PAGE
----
I want to talk to the animals and understand when they talk back. I especially want to speak to the local fish crows in my area, though I’d also be fine chatting with blue jays or grackles, mockingbirds or cardinals. And, although I know this all sounds like fanciful Dr. Doolittle nonsense, I think that we are getting a lot closer to this ideal than most people imagine.
Consider a new study with the not-so-sexy title “Call combinations and compositional processing in wild chimpanzees.” The authors write that the groups of chimps they studied use combinations of calls when they see snakes. When the researchers play those sounds back on devices, the chimps react more strongly to the combined calls than they do single, independent calls.
The chimps seem to be using a “compositional syntactic-like structure, where the meaning of the call combination is derived from the meaning of its parts.” In other words, they’re stringing together various sounds to communicate to each other about things happening in their neighborhood.
This means, of course, our ancestors might have been stringing together a combination of calls well before they evolved into modern human beings. That is, “cognitive building-blocks facilitating syntax may have been present in our last common ancestor with chimpanzees.”
We not only see signs of abstract vocal communication among chimps, we also see signs of syntax, which is the arrangement of words to create meaning. Dare we call this language?
I’m betting linguistics legend Noam Chomsky is not pleased by such claims. He has long asserted that humans are the only animals with true language. (He’s not too fond of the new AIs, either.)
Maybe Chomsky will ultimately be proven correct, but I wouldn’t bet the farm on it. These days, humanity is learning more and more about how sophisticated animal communications are. Whether we can call these “languages” or not is debatable, but let’s have a look at some other specific examples.
We’re learning that even some insects have sophisticated abilities to communicate abstract knowledge, with perhaps the most famous example being honeybees. NOVA reports, “Honeybees have evolved an extraordinary form of communication known as the ‘waggle’ dance. It is highly symbolic, separated as it is in both time and space from the activity it grew out of (discovering a nectar source) and the activity it will spur on (getting other bees to go to that nectar source). A bee performs the waggle dance when she wants to inform other bees of a nectar source she has found.”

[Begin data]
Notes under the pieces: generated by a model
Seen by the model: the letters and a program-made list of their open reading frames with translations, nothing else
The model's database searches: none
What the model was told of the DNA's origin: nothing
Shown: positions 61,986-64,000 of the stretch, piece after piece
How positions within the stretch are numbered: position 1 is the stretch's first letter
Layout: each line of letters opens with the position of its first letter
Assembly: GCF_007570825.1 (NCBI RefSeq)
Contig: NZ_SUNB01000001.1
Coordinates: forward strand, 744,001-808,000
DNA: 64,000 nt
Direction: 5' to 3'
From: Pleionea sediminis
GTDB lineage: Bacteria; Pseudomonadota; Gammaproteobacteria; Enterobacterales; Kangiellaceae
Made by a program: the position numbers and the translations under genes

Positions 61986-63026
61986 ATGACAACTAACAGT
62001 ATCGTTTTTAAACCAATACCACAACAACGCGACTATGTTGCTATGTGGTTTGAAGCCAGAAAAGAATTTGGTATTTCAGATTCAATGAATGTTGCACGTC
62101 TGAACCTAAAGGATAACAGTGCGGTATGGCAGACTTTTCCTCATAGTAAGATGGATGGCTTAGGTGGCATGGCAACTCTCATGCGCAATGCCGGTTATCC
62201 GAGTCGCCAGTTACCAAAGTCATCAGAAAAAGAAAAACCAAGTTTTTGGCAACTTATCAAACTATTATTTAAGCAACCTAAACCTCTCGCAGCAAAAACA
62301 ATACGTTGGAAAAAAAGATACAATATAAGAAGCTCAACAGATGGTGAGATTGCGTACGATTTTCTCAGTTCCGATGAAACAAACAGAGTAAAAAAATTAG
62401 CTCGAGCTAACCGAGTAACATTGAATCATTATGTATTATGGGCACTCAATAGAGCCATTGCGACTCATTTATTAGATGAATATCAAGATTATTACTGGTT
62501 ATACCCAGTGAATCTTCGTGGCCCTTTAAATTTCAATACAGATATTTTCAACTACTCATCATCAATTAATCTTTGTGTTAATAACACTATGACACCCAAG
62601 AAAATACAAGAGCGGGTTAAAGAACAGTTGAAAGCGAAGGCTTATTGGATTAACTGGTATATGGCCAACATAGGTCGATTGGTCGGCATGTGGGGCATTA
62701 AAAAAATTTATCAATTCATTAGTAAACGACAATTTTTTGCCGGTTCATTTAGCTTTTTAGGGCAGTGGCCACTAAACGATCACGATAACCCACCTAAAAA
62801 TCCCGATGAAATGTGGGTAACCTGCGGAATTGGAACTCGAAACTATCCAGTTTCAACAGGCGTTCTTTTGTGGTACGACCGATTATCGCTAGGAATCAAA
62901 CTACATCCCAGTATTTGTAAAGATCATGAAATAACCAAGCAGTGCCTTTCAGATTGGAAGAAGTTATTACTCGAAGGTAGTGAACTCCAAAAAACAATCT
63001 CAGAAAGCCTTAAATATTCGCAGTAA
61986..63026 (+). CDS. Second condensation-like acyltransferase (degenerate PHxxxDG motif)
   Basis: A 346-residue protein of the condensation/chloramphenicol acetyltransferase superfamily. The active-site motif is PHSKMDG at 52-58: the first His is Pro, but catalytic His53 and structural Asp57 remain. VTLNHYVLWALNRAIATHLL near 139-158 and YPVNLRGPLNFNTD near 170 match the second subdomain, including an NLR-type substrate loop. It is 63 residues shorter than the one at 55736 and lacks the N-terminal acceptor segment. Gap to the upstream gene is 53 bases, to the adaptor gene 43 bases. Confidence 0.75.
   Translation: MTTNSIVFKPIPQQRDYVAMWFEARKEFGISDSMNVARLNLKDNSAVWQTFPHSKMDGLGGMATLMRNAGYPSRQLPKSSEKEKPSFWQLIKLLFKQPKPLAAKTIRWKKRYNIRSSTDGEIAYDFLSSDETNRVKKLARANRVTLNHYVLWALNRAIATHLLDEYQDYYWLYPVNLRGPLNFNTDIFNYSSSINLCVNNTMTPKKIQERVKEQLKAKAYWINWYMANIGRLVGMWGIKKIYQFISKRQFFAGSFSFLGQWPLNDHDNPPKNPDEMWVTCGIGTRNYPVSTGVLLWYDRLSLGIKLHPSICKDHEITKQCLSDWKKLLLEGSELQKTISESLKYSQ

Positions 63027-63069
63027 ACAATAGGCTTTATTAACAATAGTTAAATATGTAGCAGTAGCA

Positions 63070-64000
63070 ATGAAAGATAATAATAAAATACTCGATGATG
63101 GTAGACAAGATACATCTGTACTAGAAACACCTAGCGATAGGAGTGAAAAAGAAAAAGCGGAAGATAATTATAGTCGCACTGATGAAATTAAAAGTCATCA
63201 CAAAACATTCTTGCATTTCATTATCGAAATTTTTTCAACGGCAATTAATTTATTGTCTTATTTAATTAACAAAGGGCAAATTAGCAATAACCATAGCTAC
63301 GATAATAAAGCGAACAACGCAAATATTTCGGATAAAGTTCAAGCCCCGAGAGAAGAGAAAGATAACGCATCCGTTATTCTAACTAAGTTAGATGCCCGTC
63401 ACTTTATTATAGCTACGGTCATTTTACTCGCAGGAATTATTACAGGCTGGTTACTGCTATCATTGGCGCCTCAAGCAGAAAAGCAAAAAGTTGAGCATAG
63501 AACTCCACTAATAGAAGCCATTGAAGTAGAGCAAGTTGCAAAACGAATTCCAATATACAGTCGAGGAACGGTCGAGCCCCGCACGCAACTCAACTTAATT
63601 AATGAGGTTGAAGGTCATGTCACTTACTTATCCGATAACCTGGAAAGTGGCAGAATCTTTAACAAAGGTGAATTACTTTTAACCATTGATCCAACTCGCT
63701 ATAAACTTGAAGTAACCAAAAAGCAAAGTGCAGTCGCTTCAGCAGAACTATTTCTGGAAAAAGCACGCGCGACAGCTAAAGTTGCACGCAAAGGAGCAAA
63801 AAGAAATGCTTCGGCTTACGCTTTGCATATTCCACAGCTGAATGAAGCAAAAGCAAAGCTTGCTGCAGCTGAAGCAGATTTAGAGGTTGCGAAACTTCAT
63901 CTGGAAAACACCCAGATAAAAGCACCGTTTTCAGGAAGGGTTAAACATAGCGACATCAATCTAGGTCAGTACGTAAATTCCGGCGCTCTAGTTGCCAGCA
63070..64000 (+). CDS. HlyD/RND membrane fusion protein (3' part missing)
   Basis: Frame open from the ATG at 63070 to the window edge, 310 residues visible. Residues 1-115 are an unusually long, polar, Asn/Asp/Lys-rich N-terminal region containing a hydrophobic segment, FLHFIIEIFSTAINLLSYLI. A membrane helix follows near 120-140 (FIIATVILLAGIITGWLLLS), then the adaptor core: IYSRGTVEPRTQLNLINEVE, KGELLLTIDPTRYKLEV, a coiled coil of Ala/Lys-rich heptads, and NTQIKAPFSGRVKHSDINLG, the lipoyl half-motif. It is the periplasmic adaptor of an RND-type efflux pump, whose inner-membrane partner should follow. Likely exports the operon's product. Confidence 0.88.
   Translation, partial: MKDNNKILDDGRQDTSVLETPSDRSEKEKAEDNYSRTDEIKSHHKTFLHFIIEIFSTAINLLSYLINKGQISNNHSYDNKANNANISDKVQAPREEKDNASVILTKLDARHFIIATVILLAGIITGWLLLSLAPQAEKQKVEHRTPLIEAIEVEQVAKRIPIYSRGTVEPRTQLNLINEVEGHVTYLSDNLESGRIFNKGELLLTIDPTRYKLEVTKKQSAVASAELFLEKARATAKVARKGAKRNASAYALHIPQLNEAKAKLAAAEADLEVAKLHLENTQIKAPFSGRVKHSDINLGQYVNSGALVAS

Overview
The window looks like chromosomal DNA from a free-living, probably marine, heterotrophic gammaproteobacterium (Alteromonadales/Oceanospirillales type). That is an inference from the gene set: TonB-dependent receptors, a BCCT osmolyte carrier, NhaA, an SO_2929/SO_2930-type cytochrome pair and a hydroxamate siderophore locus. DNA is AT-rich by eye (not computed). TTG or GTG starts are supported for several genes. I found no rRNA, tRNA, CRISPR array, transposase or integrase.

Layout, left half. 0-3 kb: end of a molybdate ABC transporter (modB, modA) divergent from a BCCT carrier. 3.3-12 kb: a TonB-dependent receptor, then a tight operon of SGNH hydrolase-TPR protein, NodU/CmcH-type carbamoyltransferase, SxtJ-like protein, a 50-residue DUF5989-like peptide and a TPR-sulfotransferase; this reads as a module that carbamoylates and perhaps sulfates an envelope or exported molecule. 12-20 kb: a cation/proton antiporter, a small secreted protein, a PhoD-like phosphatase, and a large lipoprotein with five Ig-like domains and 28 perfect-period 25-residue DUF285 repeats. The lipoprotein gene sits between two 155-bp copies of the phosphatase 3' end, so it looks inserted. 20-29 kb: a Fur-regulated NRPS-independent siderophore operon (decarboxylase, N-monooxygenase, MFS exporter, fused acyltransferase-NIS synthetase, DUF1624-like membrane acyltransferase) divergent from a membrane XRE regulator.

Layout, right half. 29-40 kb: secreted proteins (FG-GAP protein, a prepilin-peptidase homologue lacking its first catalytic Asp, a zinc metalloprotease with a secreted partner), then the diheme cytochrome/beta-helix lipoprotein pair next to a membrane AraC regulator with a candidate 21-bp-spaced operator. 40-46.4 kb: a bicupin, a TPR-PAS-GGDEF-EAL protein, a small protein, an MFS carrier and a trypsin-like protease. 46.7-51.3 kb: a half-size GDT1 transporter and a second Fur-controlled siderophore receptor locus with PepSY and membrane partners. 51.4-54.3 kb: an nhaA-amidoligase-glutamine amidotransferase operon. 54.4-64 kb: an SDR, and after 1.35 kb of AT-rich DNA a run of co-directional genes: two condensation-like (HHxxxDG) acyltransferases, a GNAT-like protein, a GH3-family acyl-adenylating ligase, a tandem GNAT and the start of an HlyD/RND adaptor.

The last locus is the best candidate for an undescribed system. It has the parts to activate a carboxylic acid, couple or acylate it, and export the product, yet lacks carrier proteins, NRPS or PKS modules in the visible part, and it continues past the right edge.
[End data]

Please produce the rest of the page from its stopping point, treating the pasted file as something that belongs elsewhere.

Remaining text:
Deep and Digital Listening
Karen Bakker, a professor at the University of British Columbia and a fellow at the Harvard Radcliffe Institute for Advanced Study, states, “[I]f we combine digital listening—which is opening up vast new worlds of nonhuman sound and decoding that sound with artificial intelligence—with deep listening [which means listening carefully to natural sounds], I believe that we are on the brink of two important discoveries. The first is language in nonhumans…. The second is: I believe we’re at the brink of interspecies communication.”
A Combination of Light-weight Recorders and Deep Learning
Two things are happening. First, scientists are collecting vast amounts of animal sound and video via small, light-weight recording devices. Second, they are running all that sound through deep-learning-based algorithms that correlate specific sounds with specific social interactions.
Bakker points to the example of bats. Using the combination of recording devices and deep learning, a group of researchers “were able to classify the majority of bats’ sounds.” They found that the bats have much more complex communications than anyone previously thought. She states:
Bats argue over food; they distinguish between genders when they communicate with one another; they have individual names, or “signature calls.” Mother bats speak to their babies in an equivalent of “motherese.” But whereas human mothers raise the pitch of their voices when talking to babies, mother bats lower the pitch—which elicits a babble response in the babies that learn to “speak” specific words or referential signals as they grow up. So bats engage in vocal learning.
All that is cool beyond, well, words. But it gets even better because we can use computers to talk back to the bats. Once we understand how the bats are communicating and what they’re “saying,” we can send them messages using their own sounds and frequencies.
Lovesongs from Planet Earth
Bakker believes we’re developing something like “a planetary-scale hearing aid that enables us to listen anew with both our prosthetically enhanced ears and our imagination.” So, it’s not just a matter of opening our ears but our minds. We’re increasingly able to bridge the communication gaps between humans and nonhumans. She concludes, “It’s also opening up new ways to think about conservation and our relationship to the planet. It’s pretty profound.”
Profound indeed. I’m a sucker for a good lovesong. Now we can finally hear and begin to understand as mother bats teach their children to vocalize, as honeybees send their sisters nectar-laden messages, and as chimp families strive to protect one another from dangers lurking in the forest. These are lovesongs from the planet. Maybe one day they’ll be enough to drown out the cacophonies of culture war clatter and outrage coming from the homo sapiens crowd. I like to think so.
Featured image by Johannes Siberechts (1627–circa 1703), Saint Francis Preaching to the Animals